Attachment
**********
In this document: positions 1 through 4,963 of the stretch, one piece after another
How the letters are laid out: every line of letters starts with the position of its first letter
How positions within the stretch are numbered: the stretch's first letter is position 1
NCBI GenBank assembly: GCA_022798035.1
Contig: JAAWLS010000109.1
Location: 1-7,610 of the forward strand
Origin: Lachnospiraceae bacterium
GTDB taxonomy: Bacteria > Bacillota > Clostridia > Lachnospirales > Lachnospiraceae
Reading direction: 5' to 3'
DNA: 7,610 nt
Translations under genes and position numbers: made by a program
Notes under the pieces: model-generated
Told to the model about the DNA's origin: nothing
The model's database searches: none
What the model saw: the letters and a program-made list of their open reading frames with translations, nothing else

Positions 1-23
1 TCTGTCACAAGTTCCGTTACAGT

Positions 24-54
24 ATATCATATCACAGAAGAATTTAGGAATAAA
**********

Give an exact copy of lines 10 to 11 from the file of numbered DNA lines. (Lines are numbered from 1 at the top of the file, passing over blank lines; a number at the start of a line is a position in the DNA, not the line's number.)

DNA: 7,610 nt
Translations under genes and position numbers: made by a program